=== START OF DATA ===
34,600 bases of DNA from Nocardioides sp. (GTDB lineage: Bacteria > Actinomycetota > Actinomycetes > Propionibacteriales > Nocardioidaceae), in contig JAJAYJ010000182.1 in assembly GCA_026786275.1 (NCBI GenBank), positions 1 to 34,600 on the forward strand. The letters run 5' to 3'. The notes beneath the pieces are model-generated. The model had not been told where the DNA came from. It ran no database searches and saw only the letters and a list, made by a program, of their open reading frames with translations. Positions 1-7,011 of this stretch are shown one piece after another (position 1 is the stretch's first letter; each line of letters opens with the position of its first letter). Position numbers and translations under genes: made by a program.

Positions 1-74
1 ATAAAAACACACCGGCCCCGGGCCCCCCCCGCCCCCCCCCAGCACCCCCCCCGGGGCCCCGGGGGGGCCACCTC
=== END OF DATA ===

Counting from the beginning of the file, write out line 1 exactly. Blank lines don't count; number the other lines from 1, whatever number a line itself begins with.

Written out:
34,600 bases of DNA from Nocardioides sp. (GTDB lineage: Bacteria > Actinomycetota > Actinomycetes > Propionibacteriales > Nocardioidaceae), in contig JAJAYJ010000182.1 in assembly GCA_026786275.1 (NCBI GenBank), positions 1 to 34,600 on the forward strand. The letters run 5' to 3'. The notes beneath the pieces are model-generated. The model had not been told where the DNA came from. It ran no database searches and saw only the letters and a list, made by a program, of their open reading frames with translations. Positions 1-7,011 of this stretch are shown one piece after another (position 1 is the stretch's first letter; each line of letters opens with the position of its first letter). Position numbers and translations under genes: made by a program.